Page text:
Monday, March 28, 2011

Jenny Lomax-Hammond Ch 2 Married Amour Fou

(Story continued from the Jenny Lomax Story – Ch 1 Amour Fou)

After his daughter was born Lonnie did stay the next day and the day after that. The third day was when he proposed to Jenny. She asked him if he’d considered it carefully—she could hardly believe that he was prepared to give up his playboy life. Wondering if he did this because of Loni Faye alone or if he truly loved her, she hesitated. Lonnie knew what she was thinking.

“I don’t care about that life anymore, Jenny. I won’t be happy unless I’m with you AND Loni Faye. I know that’s hard to believe, but I hope to prove it to you. I’m going to sell my old place.”

That was the clincher and Jenny said “yes”—he was willing to give up his beloved bachelor pad. She loved him so much and had given up on the thought they would be together. She’d thought she would have Loni Faye and that was all the happiness she could expect.


They both enjoyed life with their daughter. Jenny was surprised at how Lonnie took to parenting. He really was amazing; joining right in with the bottles, diapers, burping and baths.



It was not many weeks after that when Lonnie and Jenny married. Jenny now had the life she never thought she’d experience with Lonnie. Truthfully, she did not think she deserved to be so happy after the way she’d treated Larry Max. It had taken her a long time to fully realize just how much she’d hurt him and the children. Now she was a little superstitious that she would pay at some point. She was already paying in one way because her daughter Chelsea had not talked to her in six years. But Jenny was afraid that she would lose Lonnie and the baby somehow now as retribution for what she’d done. She didn’t tell anyone this but it often bothered her.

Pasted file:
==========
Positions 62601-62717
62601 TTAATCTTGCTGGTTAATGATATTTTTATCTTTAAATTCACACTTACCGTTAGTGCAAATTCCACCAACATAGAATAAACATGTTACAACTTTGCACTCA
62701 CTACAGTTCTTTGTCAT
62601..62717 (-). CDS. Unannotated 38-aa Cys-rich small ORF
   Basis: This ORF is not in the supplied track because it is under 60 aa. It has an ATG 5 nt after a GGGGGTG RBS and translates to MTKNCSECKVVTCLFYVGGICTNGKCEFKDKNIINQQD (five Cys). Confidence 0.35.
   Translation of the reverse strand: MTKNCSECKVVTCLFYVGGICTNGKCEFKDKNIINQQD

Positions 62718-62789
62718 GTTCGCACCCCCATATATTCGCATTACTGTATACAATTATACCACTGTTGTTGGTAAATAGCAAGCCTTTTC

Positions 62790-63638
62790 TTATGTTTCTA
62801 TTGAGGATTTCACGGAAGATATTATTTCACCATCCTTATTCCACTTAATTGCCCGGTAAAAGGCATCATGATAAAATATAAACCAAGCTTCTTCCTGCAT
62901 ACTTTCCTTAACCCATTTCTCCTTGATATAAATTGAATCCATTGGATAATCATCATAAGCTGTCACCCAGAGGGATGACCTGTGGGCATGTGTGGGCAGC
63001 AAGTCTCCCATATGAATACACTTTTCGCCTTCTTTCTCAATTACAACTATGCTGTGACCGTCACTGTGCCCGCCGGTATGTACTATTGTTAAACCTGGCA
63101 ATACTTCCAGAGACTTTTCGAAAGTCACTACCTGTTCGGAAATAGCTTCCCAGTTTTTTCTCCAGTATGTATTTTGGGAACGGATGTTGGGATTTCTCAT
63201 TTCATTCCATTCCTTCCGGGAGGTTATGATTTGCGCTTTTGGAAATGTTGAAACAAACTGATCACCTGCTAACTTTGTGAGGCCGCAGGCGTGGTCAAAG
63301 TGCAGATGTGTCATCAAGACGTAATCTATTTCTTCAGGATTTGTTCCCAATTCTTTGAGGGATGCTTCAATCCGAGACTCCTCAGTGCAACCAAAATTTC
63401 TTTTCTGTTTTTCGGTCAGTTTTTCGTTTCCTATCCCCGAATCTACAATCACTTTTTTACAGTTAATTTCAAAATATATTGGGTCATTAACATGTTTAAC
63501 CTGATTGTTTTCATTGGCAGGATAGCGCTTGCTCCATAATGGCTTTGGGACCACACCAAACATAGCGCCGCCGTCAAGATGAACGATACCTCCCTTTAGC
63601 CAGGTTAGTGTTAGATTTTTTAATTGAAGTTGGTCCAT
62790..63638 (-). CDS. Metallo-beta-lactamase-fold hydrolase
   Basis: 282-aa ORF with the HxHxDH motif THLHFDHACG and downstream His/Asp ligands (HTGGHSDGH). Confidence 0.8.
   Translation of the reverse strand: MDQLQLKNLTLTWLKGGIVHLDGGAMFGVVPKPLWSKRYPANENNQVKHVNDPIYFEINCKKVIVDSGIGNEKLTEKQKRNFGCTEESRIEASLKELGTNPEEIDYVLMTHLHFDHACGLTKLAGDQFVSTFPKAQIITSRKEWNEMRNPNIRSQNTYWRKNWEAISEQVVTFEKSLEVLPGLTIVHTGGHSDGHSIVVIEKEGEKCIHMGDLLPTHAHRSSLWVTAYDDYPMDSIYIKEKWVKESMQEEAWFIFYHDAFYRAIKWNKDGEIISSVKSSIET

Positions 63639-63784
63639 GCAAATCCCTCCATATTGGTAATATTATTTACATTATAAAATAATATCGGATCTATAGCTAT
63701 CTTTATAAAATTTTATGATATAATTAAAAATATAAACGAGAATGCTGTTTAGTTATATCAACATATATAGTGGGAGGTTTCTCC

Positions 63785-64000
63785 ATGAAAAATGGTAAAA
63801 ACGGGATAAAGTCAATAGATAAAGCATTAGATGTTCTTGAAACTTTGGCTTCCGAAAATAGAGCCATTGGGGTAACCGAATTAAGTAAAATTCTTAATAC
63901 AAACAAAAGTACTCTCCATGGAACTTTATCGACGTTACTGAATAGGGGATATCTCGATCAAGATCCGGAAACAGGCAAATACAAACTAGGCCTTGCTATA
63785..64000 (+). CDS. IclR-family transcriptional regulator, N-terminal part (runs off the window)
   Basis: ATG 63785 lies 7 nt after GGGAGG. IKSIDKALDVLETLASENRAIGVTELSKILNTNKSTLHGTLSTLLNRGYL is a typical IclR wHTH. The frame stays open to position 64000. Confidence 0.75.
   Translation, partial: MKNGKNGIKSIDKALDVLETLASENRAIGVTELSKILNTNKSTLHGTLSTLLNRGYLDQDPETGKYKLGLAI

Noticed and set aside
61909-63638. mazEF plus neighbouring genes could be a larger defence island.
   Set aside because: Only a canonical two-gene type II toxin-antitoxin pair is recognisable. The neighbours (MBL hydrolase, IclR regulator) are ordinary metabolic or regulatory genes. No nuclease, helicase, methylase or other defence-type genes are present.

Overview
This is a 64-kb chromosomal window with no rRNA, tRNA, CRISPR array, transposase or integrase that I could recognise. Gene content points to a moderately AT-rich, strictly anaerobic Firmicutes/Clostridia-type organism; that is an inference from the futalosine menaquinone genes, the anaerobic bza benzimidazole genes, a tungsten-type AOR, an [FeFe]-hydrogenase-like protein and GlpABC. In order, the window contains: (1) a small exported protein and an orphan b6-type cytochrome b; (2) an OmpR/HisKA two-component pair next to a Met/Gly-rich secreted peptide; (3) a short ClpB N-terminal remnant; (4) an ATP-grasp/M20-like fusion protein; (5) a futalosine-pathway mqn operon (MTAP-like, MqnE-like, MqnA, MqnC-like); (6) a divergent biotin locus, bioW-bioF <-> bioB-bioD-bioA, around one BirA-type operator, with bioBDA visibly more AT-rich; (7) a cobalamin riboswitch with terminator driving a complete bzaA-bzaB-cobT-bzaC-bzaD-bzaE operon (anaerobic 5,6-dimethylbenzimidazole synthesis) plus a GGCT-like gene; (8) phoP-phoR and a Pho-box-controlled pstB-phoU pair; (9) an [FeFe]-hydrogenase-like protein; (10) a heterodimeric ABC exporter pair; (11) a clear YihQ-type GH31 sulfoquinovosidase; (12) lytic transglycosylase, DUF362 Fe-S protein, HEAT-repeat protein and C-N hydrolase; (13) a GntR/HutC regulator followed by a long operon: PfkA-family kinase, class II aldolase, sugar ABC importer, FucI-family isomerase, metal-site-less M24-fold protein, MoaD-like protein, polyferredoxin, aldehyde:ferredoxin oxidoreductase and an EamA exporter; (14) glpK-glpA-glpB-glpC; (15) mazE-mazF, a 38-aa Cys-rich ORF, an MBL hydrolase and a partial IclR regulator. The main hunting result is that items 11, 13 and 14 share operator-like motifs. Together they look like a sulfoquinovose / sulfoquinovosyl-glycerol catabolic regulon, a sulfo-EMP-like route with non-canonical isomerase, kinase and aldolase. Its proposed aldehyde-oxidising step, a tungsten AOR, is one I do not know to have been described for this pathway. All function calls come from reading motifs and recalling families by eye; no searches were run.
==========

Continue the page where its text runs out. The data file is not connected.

Lonnie was working hard at his culinary career and advancing quickly.  Jenny found it ironic that her first marriage had been to a man who wanted to become a celebrity chef and now Lonnie, who never cared to work that much at his slacker jobs, was suddenly career minded in the same field. She would guess that it was all for his daughter and to make money for her future, but Lonnie said he had discovered a hobby, besides his piano and music, that was not work, but fun, and that was cooking. Why not make money while enjoying it? Whenever he fixed a special dish at home it was apparent to Jenny that he now exceeded her own, quite decent, abilities as a cook.

Life was good with their infant daughter and all too soon it was time for her birthday.



Loni Faye had been an exceptionally happy baby and followed that as a toddler as well. It was more and more apparent every day who her father was, she looked just like him. She was very smart and learned quickly all the little things a toddler needs to learn, the first being potty training. When she finally aced that subject, Jenny proudly told Lonnie of her successful training. It was incredible to Jenny that he was eager to hear the news, rather than bored or even grossed out as some men might be by the subject. Of course, he had helped with the training, too.